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What your insurance broker doesn't want you to know Add to ...

The ensuing backlash revealed a broker community unequivocally opposed to these ideas. One of many groups to argue against the changes was the Insurance Brokers Association of B.C. Citing a lack of consumer complaints on the matter, the group implied there was no difference between selling insurance policies and furniture or cars. "Name any industry and you'll find mechanisms in place for motivating the sales force," the association wrote in its response to the committee.

Advocis, the Financial Advisors Association of Canada, warned that new restrictions would bind the industry in red tape.

If brokers had to explain complex commissions, such as contingent payments, it would be unduly confusing for the consumer, the group warned. And altering the overall incentive structure could disrupt the workings of a multibillion-dollar industry.

The pushback from the broker community worked. By the time of its final report in 2008, the committee's three key recommendations had been watered down. It no longer backed the idea that "clients first" should be enshrined in regulations, or that limits should be placed on commissions or perks. But the industry would have to start disclosing to the consumer any possible conflicts of interest.

Advocis endorsed the proposals, saying the industry was in fact already adhering to them. And on Dec. 8, 2008, the council of insurance regulators declared the debate over, and thanked the committee for "a job well done."

Brokers are expected to make customers aware of actual or perceived conflicts of interest, but this disclosure takes many forms.

"As you likely already know, agents and brokers in the life insurance business in Canada are compensated by commissions, bonuses and other inducements from the companies we do business with," says a letter that one broker group makes available to clients. Customers are asked to sign the letter, which describes "incentive-based compensation" as an "industry-wide practice," but makes no mention of specific figures.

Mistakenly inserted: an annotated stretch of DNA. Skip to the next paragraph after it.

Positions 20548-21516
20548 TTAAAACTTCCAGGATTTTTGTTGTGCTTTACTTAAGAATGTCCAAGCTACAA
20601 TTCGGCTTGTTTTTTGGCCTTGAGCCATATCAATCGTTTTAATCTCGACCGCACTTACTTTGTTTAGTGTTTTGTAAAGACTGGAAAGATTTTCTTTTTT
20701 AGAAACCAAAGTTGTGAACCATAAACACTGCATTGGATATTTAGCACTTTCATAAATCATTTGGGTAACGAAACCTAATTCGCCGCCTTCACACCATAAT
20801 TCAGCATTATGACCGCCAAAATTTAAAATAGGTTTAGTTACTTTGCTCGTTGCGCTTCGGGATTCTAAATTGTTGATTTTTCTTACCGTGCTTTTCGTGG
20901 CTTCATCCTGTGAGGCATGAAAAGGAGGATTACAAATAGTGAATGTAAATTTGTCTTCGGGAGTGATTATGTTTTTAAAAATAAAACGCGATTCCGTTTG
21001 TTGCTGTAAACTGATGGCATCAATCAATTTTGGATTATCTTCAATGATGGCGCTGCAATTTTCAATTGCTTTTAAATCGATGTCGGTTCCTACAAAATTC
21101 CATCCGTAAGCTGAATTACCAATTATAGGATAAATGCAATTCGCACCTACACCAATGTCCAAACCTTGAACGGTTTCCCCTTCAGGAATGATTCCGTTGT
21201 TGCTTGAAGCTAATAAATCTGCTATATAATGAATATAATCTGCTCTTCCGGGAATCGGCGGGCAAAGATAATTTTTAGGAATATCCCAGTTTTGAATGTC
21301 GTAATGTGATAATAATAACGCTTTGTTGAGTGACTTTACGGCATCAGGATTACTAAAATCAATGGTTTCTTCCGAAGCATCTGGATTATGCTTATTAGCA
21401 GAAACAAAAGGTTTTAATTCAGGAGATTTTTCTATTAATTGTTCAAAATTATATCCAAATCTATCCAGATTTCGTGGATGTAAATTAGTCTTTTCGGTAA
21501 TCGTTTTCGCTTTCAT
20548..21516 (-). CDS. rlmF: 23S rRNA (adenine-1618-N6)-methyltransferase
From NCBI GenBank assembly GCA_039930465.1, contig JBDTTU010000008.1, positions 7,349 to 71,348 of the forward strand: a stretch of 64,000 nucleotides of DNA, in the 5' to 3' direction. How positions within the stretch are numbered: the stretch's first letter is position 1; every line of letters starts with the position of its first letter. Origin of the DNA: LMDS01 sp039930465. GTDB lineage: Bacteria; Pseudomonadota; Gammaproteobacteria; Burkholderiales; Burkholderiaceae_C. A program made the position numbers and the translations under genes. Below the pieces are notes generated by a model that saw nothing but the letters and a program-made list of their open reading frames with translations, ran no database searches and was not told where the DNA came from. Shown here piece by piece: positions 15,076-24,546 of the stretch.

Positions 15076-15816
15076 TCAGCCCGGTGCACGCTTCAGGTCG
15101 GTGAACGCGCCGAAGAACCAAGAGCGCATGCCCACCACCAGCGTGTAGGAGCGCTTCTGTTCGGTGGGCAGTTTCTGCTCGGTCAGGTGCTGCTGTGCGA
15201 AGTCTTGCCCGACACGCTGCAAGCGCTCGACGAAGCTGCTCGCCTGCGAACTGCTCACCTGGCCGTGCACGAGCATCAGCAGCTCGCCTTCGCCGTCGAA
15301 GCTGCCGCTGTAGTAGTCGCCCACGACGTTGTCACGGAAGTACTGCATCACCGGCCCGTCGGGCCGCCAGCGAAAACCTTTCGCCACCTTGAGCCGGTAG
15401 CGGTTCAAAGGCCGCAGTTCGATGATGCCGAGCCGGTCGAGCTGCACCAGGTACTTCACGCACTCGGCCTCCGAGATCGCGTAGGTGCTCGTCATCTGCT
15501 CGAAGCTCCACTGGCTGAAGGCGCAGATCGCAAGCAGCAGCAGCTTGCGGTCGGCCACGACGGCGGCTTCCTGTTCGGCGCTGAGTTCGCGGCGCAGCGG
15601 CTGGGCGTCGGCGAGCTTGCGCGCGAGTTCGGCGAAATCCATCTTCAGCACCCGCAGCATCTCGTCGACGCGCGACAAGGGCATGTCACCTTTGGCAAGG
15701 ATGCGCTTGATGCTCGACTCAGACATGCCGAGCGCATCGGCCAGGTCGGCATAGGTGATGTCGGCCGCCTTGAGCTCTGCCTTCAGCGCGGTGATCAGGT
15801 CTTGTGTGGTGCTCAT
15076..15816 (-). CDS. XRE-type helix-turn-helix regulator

This is enough disclosure, says Greg Pollock, the head of Advocis. "For the most part, we believe that the current structure of compensation in this country works well."

When it comes to auto and home insurance, the Insurance Brokers Association of Canada, which speaks for 33,000 property and casualty brokers, said its code of conduct requires brokers to disclose compensation - if a consumer asks. "The broker is required to divulge the method by which he is being compensated," said Steve Masnyk, a spokesman for the Insurance Brokers Association of Canada.

For instance, the broker might disclose that he or she will be paid a commission of between 10 and 15 per cent of premiums. Insurers also make general disclosure statements about compensation, usually on their websites, but details are limited.

The Registered Insurance Brokers of Ontario, the self-regulatory body for property and casualty brokers in Canada's largest province, also requires members to hand out a disclosure form that discusses compensation without divulging numbers.

But RIBO still uncovers cases in which agents do not have copies of the disclosure statement they are supposed to provide, through audits it conducts every three to five years. Tim Goff, manager of complaints and investigations at RIBO, says there is "95 to 99 per cent" compliance among brokers on this form.

The Insurance Council of British Columbia, meanwhile, has encountered cases where a broker has told a consumer incorrect information after the consumer asked for details of their compensation.

Mr. Bailey, the former head of an insurance broker, suggests the current system is not enough.

"[Brokers]should declare to the buyer: 'Just so you know, I represent the insurance company and not you. And I'm making significantly more money than you think I am,' " Mr. Bailey said. "Just disclosing the conflicts, in our mind, does nothing."

The 2008 detente with regulators signalled the campaign to head off reform succeeded. The industry diluted the suggested fixes down to a small number of voluntary measures.

"If you look at the system, the compensation, the way it all works, you'd be protecting it too," said a senior executive at a major insurer. "You don't want people asking questions, you don't want to disclose it, you don't want them to know you're going on a trip - because it's pretty good."

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